Mary Lou Reed, a former Democratic Idaho state legislator known for her dedication to public service in the region, is a fixture of the Inland Northwest. She co-founded the Kootenai Environmental Alliance, served on the board of the Human Rights Education Institute, and for years wrote monthly columns for the Inlander on current affairs in North Idaho, with a focus on environmental issues.
Now, she's published a book. Printed by Spokane's own Gray Dog Press, In Her Words is a compilation of her Inlander columns from the past decade or so. Complete with eye-catching illustrations from Coeur d'Alene artist Allen Dodge, the book includes columns taking aim at Idaho's lagging funding for public education and its low minimum wage, among other issues.
Reed, for her part, describes it modestly: "It's a picture book with words," she says. "It is a page-turner that has pictures and words and just a sampling of the columns. It's kind of colorful. I really like it."
And while the columns might be dated, the issues are generally still current. As the author says: "In Idaho, change doesn't happen very rapidly."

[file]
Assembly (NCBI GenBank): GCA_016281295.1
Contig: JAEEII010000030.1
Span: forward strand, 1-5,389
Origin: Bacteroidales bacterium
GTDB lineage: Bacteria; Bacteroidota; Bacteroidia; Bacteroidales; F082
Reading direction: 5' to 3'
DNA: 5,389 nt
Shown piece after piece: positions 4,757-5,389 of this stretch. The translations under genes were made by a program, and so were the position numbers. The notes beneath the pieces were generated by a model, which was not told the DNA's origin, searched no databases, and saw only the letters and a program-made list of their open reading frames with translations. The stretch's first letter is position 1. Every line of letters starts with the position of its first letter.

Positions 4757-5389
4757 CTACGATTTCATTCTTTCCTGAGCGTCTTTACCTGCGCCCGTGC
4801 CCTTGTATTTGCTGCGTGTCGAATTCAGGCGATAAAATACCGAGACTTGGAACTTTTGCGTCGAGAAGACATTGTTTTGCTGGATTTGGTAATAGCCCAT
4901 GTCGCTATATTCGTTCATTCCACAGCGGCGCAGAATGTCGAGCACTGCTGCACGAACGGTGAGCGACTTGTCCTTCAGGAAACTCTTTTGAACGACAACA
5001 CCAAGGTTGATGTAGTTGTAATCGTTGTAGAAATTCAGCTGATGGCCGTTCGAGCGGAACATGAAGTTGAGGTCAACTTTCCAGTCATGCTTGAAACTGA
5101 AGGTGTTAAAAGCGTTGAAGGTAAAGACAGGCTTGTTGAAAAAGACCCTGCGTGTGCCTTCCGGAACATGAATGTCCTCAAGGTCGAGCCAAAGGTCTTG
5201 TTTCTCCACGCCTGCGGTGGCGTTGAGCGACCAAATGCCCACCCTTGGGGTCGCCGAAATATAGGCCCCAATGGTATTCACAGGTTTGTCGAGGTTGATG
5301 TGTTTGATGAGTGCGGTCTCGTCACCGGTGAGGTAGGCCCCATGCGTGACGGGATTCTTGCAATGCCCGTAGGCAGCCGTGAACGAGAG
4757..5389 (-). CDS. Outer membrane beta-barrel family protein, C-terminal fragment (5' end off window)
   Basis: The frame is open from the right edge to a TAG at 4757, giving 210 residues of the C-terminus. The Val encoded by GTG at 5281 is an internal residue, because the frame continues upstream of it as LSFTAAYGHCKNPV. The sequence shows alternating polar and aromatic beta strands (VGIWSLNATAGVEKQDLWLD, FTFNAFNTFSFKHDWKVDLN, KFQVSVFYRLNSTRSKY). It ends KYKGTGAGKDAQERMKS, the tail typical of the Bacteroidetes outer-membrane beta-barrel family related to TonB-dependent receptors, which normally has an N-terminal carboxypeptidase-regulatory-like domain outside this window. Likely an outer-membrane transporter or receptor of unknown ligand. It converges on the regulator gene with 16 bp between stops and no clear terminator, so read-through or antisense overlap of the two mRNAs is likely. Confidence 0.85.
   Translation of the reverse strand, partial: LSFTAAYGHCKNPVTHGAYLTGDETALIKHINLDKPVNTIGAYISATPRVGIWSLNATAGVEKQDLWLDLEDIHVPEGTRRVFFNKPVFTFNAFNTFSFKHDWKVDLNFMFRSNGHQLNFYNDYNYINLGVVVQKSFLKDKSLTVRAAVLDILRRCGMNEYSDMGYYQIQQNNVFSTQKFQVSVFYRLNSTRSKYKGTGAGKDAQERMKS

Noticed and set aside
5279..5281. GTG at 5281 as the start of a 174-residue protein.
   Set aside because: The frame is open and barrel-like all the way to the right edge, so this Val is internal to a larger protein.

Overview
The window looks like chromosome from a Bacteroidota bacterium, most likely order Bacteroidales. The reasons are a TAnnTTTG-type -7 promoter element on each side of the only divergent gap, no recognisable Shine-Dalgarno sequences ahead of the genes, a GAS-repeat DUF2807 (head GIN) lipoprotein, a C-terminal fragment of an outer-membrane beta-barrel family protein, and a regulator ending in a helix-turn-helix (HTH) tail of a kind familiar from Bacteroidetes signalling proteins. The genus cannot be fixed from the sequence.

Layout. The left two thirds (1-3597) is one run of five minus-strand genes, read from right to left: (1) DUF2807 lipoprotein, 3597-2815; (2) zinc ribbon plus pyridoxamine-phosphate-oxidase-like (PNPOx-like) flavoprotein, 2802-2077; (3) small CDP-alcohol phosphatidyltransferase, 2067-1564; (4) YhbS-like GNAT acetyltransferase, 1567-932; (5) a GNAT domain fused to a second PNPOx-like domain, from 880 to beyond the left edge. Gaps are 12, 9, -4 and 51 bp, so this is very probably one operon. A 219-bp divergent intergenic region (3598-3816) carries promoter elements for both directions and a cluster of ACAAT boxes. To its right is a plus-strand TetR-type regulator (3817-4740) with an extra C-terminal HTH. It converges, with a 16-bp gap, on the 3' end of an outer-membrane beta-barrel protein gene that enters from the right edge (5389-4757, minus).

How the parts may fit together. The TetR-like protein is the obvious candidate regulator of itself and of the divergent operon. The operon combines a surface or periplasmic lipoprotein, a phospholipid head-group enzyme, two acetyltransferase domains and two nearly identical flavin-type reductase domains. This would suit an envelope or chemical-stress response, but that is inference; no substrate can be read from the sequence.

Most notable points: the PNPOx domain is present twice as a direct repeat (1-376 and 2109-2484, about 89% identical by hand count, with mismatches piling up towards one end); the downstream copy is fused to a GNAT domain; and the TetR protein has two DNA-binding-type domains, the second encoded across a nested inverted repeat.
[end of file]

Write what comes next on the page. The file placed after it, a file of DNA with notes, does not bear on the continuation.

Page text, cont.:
"The continuing concern about education, the continuing concern about the environment goes on," she says. "They aren't timeless, but they also aren't dead history. They're still issues that we live with."
But as anyone familiar with Reed's writing knows, the book isn't a North Idaho putdown. Far from it. While Reed says that she's "not very subtle" in her columns, it all comes from a place of loving North Idaho.
"I'm a Democrat, I tend to be fairly critical of Idaho in general even though I love my community and I actually love Idaho," she says. "In my book, I am gently critical of Idaho and very loving of our community."
The impetus for the book actually came from several associates of Reed who pushed her roughly a year ago to memorialize some of her columns in a book.
"They said, 'You know, we think we ought to put a book together. We think we ought to keep these columns fresh.' And so, and this is in the book. I said, 'Heavens, why would anybody want to buy yesterday's news?'"
Despite her initial skepticism, Reed and her friends spent roughly a year poring over Reed's clips and compiling them for In Her Words.
"These guys not only talked me into it, they came around once a week all the way through until the very end," she says. "I would not have done it without the help and the coordination with these guys."
While the pandemic has thrown a wrench in any reading events, the work has been published and is available for purchase online at the Kootenai Environmental Alliance's website, kealliance.org, for $20. All proceeds will go to the alliance.
"At some point, we'll probably have a reading when people can gather again," she says. ♦